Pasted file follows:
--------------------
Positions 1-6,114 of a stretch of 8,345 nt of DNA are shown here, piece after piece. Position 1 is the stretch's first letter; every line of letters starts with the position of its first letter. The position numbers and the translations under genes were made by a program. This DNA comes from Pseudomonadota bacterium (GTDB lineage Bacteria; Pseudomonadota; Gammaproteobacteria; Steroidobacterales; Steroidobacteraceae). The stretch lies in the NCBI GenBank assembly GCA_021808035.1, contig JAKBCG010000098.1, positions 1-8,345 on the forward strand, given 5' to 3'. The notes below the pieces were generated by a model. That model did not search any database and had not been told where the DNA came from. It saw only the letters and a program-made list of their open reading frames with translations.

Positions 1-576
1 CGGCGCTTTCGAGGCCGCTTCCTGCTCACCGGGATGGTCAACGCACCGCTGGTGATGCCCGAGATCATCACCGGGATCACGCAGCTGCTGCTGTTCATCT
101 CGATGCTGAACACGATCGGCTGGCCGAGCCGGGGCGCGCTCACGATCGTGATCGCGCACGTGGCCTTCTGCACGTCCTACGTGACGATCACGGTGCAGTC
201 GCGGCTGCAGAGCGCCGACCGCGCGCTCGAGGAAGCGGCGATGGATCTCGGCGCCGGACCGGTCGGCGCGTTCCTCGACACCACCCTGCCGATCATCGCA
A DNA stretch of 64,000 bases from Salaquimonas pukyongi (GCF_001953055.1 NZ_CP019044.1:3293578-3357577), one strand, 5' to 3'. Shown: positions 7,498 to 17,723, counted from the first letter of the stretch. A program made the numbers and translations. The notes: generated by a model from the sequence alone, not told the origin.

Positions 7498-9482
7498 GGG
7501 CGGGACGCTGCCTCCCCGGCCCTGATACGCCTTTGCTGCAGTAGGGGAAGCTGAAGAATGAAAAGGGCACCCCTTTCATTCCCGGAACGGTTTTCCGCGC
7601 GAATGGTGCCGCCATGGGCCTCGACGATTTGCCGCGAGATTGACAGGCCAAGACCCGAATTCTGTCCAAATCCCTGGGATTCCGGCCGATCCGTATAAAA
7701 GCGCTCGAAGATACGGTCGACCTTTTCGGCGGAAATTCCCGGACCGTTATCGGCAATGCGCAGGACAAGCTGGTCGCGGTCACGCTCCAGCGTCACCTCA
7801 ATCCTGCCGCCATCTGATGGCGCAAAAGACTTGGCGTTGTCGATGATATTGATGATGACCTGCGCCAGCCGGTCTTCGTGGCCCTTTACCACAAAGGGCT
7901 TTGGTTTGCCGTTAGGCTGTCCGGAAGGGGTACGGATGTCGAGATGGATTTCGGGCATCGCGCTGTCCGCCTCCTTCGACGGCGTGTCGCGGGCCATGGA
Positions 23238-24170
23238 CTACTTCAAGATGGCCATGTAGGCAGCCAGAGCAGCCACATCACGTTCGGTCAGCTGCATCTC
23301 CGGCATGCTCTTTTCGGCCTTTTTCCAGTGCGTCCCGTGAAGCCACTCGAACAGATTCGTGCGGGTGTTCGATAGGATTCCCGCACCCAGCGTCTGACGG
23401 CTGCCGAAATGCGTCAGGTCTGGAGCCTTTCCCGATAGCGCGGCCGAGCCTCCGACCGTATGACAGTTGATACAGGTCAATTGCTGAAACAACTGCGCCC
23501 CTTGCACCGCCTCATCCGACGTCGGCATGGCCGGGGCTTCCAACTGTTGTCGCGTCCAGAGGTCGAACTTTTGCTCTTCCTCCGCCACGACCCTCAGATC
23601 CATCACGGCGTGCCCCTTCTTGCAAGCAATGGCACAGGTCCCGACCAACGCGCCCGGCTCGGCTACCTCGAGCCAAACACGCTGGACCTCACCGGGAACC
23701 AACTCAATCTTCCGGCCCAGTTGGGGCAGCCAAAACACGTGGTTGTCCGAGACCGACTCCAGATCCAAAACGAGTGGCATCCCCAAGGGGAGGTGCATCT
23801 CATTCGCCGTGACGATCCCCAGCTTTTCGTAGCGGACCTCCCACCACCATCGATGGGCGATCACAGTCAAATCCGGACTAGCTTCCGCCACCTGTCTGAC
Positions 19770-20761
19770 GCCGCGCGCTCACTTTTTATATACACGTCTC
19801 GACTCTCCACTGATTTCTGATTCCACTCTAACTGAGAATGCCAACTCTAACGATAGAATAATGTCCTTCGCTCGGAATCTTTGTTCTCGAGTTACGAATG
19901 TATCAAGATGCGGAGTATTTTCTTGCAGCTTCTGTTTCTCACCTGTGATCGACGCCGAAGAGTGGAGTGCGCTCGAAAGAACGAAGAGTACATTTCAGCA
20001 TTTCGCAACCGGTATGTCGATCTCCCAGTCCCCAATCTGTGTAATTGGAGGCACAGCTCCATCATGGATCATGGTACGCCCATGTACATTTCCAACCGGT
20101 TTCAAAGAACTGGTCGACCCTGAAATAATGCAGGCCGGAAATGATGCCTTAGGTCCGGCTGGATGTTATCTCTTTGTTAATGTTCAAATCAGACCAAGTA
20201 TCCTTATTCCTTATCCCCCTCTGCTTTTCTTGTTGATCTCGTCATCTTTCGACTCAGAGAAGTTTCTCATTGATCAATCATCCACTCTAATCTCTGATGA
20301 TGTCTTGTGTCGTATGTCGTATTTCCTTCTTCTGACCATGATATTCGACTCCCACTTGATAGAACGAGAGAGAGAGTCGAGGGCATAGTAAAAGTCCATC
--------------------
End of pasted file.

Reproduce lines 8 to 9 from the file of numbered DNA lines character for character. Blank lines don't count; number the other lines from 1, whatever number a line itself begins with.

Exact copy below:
7498 GGG
7501 CGGGACGCTGCCTCCCCGGCCCTGATACGCCTTTGCTGCAGTAGGGGAAGCTGAAGAATGAAAAGGGCACCCCTTTCATTCCCGGAACGGTTTTCCGCGC